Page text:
Written by Farhan Chawla

We live in a digital world, from the moment we wake up to the time we sleep, we are being bombarded by bits and bytes whether they are in the form of email, instant messaging, social media, text messaging or calls, and every time we use them we leave a piece of information for the marketers to use.

Our digital lives now define our entity and we happily share information on social media websites; like our date of birth, likes and dislikes where we are, where we vacation, and so on, with Facebook ‘friends’ – which could even be people we have only met once – giving access to a gold mine of information to marketers who make extensive use of it for targeting their products.

One very good example of how marketers use data mining techniques was seen during the recent Obama campaign for the 2012 US elections that was able to generate US$1 billion in fundraising.

One of the strategies employed was to host fundraising dinners at locations such as George Clooney’s house on the west coast and Sarah Jessica Parker’s house for the east coast. An extensive research was conducted about the demographics to be targeted that resulted in $15 million raised alone by the George Clooney dinner.

In Pakistan, social media is on the rise with 7.6 million Facebook users. The country ranks 28th in the world with 4.24% penetration, according to Socialbakers.com. Similarly, there is increased penetration of smart phones due to lowered costs and influx of mobile data, currently within 5% of the population. Realizing the enormity of these numbers, Facebook has teamed with local cellular companies providing mobile access to its users.

The popularity of Facebook has inspired a couple of local software applications developers to play a significant role in providing customers easy access through apps to share experiences without connecting to the internet. Pring (www.pringit.com) is a social medium which enables users to connect to their favorite brands through SMS. Brands like Domino’s Pakistan is using Pring effectively to stay in touch with their customers by sending them regular updates and contests via SMS with comments being posted directly upon the international pizza brand’s Facebook page.

Another upcoming startup in local scenario is OlAround (www.olaround.me). Supported by Google, Ufone, P@SHA and Bramerz,  OlAround is the digital concept of loyalty cards, where instead of swiping or punching a card, the customer simply scans the QR code of the outlet to get a Punch, the app’s term for loyalty points, and when enough punches are collected it gives the customer a Free Kick, or reward. The service is solely for Facebook users and provides access through Facebook login, only.

Social media has the potential to make or break a brand. For example, a few years ago, Lays Pakistan faced a nightmarish scenario as a slight rumor about the ingredients used in preparing the potato chips became a full blown public scandal, dipping sales so much so that the company had to address the issue by advertising on electronic media to negate the rumors.

On the brighter side, a simple tweet or share can give millions of dollars worth of free publicity to a brand. The case of Murree Brewery, a Pakistani liquor manufacturer, with no significant presence abroad, is worth mentioning here: Demi Moore’s and Bruce Willis’ daughter, Scout Willis, was arrested for underage drinking while holding a Murree Brewery can last June. The company started receiving inquiries from all over the world, propelling them to expand their business to countries such as the USA, UK and UAE. A similar surge in publicity and sales happened for Ayesha Khurram, a Pakistani designer whose fame skyrocketed overnight as Katy Perry tweeted a picture of herself holding one of Ayesha’s designed t-shirts. The design sold out immediately at her online outlet!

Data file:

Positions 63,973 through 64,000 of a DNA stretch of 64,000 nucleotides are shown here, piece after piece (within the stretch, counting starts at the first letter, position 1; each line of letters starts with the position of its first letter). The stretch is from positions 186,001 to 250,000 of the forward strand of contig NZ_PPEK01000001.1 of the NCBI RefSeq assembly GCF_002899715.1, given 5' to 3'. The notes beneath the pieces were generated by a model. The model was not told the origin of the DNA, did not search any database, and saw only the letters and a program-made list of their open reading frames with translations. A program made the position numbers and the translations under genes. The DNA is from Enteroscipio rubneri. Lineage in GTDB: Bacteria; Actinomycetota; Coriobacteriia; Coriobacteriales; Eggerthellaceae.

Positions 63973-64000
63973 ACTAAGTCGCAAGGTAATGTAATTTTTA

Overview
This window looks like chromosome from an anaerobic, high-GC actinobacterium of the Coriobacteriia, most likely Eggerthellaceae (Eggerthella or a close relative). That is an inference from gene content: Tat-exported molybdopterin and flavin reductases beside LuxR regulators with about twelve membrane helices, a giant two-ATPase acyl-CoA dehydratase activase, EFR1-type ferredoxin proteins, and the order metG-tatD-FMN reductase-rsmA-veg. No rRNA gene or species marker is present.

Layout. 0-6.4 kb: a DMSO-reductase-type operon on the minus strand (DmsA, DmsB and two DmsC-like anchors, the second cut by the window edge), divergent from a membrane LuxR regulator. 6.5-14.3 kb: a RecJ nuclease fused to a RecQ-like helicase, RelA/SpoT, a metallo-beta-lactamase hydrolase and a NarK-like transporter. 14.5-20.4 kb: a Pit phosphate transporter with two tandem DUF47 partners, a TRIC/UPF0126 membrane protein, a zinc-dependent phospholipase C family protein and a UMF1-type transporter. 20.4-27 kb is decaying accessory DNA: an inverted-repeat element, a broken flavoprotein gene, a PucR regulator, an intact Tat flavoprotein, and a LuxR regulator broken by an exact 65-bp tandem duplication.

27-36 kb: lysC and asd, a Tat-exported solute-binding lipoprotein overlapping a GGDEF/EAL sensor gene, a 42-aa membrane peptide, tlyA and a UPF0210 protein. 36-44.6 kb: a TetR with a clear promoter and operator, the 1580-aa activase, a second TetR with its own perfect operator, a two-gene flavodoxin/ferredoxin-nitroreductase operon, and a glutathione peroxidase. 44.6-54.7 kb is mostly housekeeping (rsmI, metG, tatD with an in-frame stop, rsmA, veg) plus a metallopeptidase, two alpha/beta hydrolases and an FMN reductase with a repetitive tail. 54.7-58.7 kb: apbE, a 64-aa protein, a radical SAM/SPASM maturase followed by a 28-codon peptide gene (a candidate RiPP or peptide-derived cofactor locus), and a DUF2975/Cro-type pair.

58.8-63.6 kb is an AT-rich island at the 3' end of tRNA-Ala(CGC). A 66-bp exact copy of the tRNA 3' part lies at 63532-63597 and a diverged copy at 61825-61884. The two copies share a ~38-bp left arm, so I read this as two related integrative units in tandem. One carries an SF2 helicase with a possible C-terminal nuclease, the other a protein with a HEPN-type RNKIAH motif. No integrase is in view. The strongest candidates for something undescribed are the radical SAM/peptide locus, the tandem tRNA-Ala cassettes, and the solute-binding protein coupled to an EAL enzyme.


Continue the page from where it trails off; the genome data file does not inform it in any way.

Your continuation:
However, not every brand is using social media for its proper potential to reach customers. We do have examples of international brands operating in Pakistan like Nokia Pakistan and Dell Pakistan, who have a strong social presence through Facebook, but other successful local brands like Shan Foods, EBM etc. have a long way to go to be significantly present on social media. What most Pakistani businesses need to realize is that sometimes a simple tweet, post or comment can provide great mileage to their brand, since their customers are connected almost 24/7 with information at their fingertips. For instance, today’s housewives, who are the major decision makers for FMCG brands, are connected through Facebook, actively sharing opinions and surfing through brand pages. Call it a big virtual Tupperware party where the business need not spend anything, only have an active online presence to thwart any negative views and reward the positive. Even just a reply from brands on any comments or complaints can do much to boost the consumer ego and loyalty versus millions spent in advertising. A number of new businesses like the 14th Street Pizza Company realize this and have accumulated a huge following and customer base mainly due to their active social media presence.

Since marketers are still questioning the viability of social media in Pakistan, it is high time they realize that the consumer here is ready, online and talking. It’s up to the brand builders to find out how they can utilize the huge untapped potential they offer.

Farhan Chawla is a pharmaceutical marketer by profession and passionate about everything mobile.  He blogs at www.senseapplied.com and can be reached under the pseudonym schawlaf on all social media networks. 


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